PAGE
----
love is love.

You can let your kids watch ANY lgbt thing.... well as long as its not porn. But aside from that love is love and kids need to know that.

What's the story?

In SOUTHERN PRIDE, we meet Lynn Koval, who owns Biloxi, Mississippi's Just Us Lounge, the Gulf Coast's most prominent gay bar and community gathering place. In Hattiesburg, about 75 miles north, Shawn Perryon is the proprietor of Club Xclusive, a bar mostly populated by the city's black gay population. It's 2016, just after the presidential election. Emboldened by that election, there's been a rise in discriminatory behavior victimizing members of the LGBTQ population. Three transgender women have been brutally murdered in the Deep South. Lynn and Shawn have never met, but with such events escalating, each has decided that it's time for her town to create a Gay Pride celebration. Each has the same goal: an event in 2017 during Gay Pride Month. The film's director takes a close look at Koval and her team of supporters as they fundraise, plan the event, and face constant obstacles before they launch "Gulf Coast LGBT + Pride Day" on a stormy June 24, 2017. Hattiesburg's Perryon plans to produce her city's own "Unapologetic Black Gay Pride Day" to be held only weeks afterward. To complement the interviews and production video, Ingram uses photographs, archival footage, and news stories to augment the women's efforts.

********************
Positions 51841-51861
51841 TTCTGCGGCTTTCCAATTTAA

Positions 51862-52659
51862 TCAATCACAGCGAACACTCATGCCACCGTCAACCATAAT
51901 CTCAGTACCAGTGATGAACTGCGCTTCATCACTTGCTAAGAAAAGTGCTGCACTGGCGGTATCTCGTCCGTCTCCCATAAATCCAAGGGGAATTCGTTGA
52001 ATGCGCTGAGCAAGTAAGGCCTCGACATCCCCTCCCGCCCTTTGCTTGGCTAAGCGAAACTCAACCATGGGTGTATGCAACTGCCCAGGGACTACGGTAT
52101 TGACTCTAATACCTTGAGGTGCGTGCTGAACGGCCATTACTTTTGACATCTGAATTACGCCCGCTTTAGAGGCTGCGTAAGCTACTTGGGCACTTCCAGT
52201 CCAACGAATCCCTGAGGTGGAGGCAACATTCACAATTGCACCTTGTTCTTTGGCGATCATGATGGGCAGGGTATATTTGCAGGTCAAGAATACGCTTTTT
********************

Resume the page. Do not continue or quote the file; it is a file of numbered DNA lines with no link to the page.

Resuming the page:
Is it any good?